- Profits earned by China's industrial firms in May rose 16.7 percent from a year earlier.
Profits at China's industrial companies surged 16.7 percent in May from a year earlier, accelerating from April and defying expectations of a slowdown in the face of rising borrowing costs and a cooling property market.
Profits in May rose to 625.99 billion yuan ($91.52 billion), the National Bureau of Statistics (NBS) said on its website on Tuesday.
For the first five months of the year, profits reached 2.9 trillion yuan, up 22.7 percent from the same period of last year and lower than the 24.4 percent annual growth in the January-April period.
The upbeat growth of industrial earnings in May was largely driven bycontinued demand for iron ore and other commodities used to feed a year-long construction boom.
An infrastructure spending spree in China has helped spur sales and prices of building materials, reviving profits for long-ailing "smokestack" industries such as steel mills and smelters.
"The quickened growth of China's industrial profits was partly due to a low-base effect at the same time a year earlier, which marked the second slowest growth over the course of last year," stats bureau official He Ping said in a statement accompanying the data.
He added that profit growth in industries such autos, power and tobacco was expected to rebound.
Operating costs as a proportion of operating revenue rose on an annual basis for a third consecutive month in May, which He said needed to be closely watched.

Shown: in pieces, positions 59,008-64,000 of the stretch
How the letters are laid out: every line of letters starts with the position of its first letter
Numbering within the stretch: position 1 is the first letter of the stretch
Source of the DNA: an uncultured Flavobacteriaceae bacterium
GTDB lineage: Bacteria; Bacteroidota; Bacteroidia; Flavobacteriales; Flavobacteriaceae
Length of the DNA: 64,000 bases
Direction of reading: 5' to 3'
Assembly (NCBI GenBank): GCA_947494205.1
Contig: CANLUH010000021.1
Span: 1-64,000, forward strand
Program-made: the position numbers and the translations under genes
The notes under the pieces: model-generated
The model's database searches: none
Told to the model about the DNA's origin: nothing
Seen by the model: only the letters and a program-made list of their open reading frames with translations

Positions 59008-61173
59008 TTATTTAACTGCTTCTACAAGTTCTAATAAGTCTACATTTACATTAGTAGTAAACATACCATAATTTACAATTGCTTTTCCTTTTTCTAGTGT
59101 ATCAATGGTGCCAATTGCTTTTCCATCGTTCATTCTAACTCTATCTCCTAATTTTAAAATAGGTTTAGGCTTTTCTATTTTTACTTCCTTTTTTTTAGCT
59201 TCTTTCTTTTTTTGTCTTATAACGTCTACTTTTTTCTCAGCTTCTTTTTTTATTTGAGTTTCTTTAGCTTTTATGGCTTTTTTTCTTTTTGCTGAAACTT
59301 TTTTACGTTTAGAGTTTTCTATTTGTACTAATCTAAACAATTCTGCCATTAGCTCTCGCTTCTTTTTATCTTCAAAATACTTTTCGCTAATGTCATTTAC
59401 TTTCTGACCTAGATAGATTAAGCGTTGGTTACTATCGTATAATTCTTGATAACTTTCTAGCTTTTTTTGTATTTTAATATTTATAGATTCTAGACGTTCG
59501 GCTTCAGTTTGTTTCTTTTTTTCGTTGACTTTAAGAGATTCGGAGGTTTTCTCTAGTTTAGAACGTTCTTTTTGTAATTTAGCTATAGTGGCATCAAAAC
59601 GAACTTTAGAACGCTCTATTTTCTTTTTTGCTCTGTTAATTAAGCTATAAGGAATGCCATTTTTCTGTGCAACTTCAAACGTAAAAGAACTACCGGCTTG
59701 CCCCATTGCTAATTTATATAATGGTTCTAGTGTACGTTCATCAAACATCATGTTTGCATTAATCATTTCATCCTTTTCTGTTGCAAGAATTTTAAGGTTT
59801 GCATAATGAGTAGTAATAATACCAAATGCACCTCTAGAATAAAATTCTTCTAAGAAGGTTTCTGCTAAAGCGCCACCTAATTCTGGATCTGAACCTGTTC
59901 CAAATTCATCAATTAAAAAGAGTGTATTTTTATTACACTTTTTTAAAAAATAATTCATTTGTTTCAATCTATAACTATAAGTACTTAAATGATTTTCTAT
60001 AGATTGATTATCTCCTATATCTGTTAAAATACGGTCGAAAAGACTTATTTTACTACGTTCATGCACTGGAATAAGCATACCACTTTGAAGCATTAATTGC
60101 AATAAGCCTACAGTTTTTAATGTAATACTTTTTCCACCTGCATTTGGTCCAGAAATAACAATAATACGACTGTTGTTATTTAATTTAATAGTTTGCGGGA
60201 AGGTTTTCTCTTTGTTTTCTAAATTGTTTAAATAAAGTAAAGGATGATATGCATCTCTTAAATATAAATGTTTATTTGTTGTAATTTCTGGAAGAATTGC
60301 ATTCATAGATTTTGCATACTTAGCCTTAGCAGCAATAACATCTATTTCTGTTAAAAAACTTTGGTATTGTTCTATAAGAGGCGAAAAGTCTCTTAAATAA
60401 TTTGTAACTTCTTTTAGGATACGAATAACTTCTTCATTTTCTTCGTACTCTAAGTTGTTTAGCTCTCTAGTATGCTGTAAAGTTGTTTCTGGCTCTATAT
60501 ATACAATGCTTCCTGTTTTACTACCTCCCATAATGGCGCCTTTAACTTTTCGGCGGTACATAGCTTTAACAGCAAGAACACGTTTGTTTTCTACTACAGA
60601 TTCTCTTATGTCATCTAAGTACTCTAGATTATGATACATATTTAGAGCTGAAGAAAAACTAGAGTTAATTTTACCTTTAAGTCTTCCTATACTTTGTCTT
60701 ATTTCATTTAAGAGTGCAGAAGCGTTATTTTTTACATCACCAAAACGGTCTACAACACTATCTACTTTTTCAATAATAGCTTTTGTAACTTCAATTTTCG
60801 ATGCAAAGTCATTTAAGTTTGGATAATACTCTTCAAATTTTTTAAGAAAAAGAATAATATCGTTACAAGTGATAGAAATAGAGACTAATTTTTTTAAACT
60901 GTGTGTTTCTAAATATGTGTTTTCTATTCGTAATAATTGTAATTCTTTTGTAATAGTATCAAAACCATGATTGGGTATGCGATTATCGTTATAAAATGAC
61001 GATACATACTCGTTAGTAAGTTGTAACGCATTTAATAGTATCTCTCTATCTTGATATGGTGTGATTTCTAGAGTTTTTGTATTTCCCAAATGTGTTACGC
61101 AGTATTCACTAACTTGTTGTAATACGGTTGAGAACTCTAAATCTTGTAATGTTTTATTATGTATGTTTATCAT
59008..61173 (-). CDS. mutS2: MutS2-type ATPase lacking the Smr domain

With producer price inflation reaching its perceived peak, profitability and new investment are seen tapering off this year.
China's factory gate inflation eased for the third straight month in May on sagging prices of raw materials, signalling a broader cooling in economic activity as profits are squeezed by slackening domestic demand and rising financing costs.
Concerns about China grew after Moody's Investors Service downgraded its credit rating last month. The agency said it expects Chinese financial strength will erode in coming years as growth slows and debt continues to rise.
China's statistics bureau said this month economic performance in the January-May period economic laid a solid foundation for achieving the full-year growth target of about 6.5 percent.
China's strong growth prompted the International Monetary Fund this month to raise its 2017 growth forecast to 6.7 percent from 6.6 percent.
Capital Economics, which forecast last year that China's economic rebound would run out of steam early in 2017 as policy support was withdrawn, said last week that the coming slowdown should be "mild" with growth dropping back towards "a sustainable pace".
Still, with half a year left to go, the economy is expected to handily meet its annual growth target without hitting too many bumps, good news for President Xi Jinping ahead of a major political leadership reshuffle later this year.
Industrial companies' liabilities rose 6.5 percent year-on-year as of end-May, the statistics bureau said.
Profits at China's state-owned firms were up 53.3 percent at 652.04 billion yuan in January-May, compared with a 58.7 percent rise in the first four months.
The data includes companies with annual operating revenue of more than 20 million yuan from their main operations.